Additional Practice

Numerical answers to odd-numbered problems may be found in the back of your text. Most of our classtime will be devoted to solving even-numbered problems similar to the test questions.

A natural strategy may be to spend ALL your study time on web-based homework assignments and problems listed on your syllabus as potential test questions. This strategy is acceptable, but if your test scores are low, you need more practice with feedback from a trusted tutor.

Bring your text to class each day; copy all that is written on the blackboard. Your classnotes will then be a model to study for your next test. A large website ( contains most handouts, sample tests, and interactive exercises: check it out! Try to solve test questions BEFORE your professor discusses similar homework problems in class: Prof McFarland will begin every class with time for questions about this homework. If you are absent for any reason, arrange to photocopy a fellow student's classnotes, and/or consult the website.

Missed Tests

Make-up tests must be completed WITHIN ONE WEEK of the scheduled test date, or within one week of the date of return to class from an illness, and will be allowed only if one of the following four reasons for absence is provided:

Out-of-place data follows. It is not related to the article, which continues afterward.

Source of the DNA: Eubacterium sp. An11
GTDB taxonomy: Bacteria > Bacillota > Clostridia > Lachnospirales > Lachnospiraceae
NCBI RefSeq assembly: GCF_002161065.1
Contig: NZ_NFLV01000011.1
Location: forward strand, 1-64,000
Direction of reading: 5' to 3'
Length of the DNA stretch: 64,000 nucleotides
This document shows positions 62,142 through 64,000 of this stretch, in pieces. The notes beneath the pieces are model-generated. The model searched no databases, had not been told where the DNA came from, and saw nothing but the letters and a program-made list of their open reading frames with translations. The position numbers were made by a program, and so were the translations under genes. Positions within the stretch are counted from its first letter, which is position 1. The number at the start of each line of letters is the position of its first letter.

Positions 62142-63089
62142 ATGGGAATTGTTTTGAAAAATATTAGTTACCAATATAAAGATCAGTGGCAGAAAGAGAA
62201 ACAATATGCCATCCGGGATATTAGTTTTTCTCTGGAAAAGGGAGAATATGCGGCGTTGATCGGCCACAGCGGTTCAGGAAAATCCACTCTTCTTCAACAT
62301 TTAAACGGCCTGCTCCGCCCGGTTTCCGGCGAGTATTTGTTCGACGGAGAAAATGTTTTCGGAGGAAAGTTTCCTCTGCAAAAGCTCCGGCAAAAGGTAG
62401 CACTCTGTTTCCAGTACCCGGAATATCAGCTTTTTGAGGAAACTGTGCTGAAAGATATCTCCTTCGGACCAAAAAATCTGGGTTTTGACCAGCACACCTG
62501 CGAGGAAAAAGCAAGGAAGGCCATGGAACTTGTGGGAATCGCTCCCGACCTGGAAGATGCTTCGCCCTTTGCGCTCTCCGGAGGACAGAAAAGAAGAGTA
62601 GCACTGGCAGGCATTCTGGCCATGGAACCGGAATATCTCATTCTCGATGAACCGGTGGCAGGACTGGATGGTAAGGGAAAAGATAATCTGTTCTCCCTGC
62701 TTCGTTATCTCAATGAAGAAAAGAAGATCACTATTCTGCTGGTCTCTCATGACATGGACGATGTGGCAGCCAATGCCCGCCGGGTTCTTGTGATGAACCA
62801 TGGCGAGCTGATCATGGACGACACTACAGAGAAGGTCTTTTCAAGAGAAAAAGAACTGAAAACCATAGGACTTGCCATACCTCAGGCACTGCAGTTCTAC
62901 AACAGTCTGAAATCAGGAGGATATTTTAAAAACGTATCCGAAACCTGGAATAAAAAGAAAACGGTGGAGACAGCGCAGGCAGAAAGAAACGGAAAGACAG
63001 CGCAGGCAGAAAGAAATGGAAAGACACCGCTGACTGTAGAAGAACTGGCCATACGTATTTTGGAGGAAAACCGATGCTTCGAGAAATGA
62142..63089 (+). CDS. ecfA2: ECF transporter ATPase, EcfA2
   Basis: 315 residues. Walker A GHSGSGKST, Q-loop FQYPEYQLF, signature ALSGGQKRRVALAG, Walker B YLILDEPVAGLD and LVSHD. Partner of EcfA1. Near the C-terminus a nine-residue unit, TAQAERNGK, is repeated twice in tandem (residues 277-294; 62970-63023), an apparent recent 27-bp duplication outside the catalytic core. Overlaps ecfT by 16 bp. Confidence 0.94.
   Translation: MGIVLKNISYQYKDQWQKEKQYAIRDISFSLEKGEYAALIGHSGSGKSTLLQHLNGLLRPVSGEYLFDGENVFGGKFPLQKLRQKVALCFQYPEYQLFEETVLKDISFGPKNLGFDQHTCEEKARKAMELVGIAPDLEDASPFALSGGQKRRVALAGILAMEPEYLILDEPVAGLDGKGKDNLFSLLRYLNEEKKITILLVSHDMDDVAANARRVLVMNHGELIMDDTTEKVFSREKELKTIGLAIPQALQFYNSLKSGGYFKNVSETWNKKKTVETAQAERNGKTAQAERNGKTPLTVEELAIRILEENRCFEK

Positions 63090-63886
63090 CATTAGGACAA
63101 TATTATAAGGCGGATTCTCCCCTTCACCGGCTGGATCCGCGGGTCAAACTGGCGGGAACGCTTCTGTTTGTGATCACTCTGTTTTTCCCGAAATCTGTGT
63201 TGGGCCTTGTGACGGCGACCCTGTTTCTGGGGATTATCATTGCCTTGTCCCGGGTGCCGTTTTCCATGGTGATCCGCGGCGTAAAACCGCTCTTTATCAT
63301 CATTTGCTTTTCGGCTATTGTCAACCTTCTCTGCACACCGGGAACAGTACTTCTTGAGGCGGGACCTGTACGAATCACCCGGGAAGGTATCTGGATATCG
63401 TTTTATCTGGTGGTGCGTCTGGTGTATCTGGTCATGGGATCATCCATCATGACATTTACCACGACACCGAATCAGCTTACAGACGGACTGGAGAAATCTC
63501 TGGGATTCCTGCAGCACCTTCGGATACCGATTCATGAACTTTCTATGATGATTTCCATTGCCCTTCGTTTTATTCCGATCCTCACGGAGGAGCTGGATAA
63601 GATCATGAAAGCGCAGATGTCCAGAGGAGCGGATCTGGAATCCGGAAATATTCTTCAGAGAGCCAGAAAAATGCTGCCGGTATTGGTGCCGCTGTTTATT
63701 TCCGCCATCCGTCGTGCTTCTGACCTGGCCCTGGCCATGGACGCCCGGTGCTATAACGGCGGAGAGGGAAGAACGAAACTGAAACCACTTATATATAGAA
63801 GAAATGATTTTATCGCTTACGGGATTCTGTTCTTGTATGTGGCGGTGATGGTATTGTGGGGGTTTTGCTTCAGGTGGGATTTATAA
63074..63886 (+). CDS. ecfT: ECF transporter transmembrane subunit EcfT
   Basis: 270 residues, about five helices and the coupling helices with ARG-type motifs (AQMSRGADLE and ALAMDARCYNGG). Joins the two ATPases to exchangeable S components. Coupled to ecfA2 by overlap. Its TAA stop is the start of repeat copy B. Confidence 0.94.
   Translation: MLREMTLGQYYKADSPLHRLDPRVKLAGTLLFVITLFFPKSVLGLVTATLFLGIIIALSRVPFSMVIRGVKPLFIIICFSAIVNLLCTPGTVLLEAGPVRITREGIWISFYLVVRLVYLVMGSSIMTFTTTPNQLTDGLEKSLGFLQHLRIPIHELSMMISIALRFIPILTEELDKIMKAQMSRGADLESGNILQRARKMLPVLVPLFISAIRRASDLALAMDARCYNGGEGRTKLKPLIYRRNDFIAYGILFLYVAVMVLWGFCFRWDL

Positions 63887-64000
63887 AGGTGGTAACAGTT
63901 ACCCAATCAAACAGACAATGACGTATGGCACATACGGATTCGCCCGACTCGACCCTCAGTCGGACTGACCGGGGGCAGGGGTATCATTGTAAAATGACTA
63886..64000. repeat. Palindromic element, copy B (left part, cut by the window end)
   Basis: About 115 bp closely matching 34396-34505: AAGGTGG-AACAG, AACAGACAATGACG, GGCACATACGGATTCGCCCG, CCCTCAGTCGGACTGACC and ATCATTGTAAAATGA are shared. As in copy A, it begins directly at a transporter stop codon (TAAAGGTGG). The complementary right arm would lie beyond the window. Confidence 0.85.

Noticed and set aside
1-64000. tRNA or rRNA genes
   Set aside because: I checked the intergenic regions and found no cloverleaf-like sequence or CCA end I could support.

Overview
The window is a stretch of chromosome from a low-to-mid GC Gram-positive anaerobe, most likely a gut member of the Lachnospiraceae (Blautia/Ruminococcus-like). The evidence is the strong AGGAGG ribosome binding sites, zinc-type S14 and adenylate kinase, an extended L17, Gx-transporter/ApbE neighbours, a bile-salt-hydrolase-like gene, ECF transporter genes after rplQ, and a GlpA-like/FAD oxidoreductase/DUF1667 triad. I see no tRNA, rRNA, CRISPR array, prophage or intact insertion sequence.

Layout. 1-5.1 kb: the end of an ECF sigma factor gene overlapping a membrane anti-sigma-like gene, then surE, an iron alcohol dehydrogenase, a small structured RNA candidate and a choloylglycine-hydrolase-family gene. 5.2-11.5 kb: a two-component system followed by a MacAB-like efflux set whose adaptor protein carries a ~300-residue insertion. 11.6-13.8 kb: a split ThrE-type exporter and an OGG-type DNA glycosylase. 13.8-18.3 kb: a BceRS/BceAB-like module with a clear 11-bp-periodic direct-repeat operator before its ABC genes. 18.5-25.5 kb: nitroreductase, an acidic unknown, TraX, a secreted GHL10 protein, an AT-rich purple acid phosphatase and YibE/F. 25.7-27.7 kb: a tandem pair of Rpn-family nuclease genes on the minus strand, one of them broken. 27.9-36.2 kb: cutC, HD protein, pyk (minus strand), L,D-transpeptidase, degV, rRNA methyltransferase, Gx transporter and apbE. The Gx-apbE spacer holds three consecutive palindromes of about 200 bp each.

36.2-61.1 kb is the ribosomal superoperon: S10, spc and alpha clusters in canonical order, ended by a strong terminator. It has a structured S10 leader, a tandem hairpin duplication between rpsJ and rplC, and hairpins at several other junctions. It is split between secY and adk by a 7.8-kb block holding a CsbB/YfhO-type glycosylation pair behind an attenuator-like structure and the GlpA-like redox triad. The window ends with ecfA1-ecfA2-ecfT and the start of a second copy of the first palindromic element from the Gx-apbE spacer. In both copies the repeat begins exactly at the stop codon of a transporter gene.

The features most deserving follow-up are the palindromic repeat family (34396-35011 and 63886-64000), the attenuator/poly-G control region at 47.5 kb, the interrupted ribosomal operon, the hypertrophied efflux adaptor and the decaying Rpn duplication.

[1] a doctor/nurse certifies in writing that illness prevented attendance.
[2] a UWW teacher certifies that a required duty conflicted with attendance.
[3] police/courts certify that a legal duty conflicted with attendance.
[4] the student gives written or electronic notice two weeks prior to a religious obligation conflicting with attendance; verification by a religious official may be required.

Any make-up test will be HARDER than the original. The increased difficulty of make-up tests is not a penalty but is intended to compensate for the extra study time available. After one week, your missed and un-made-up test will be automatically assigned a grade between 0 and one letter grade less than your earlier test average.

Academic Misconduct

Engaging in plagiarism, attempting to cheat on a test, intentionally helping someone else cheat on any work in this course, or any other academic misconduct will result in a penalty consistent with UWS Chapter 14. Some of these penalties can have far reaching consequences. Please see your professor if you have any questions concerning academic misconduct.

UWW Policies

The University of Wisconsin-Whitewater is dedicated to a safe[A], supportive and non-discriminatory[B] learning environment. It is the responsibility of all undergraduate and graduate students to familiarize themselves with University policies regarding Special Accommodations[C], Misconduct[D], Religious Beliefs Accommodation[E], Discrimination[F] and Absence for University Sponsored Events[G]. For details please refer to the Undergraduate and Graduate Timetables; the "Rights and Responsibilities"[H] section of the Undergraduate Bulletin; the Academic Requirements and Policies[J] and the Facilities and Services[K] sections of the Graduate Bulletin; and the "Student Academic Disciplinary Procedures" [UWS Chapter 14][L]; and the "Student Nonacademic Disciplinary Procedures" [UWS Chapter 17][M].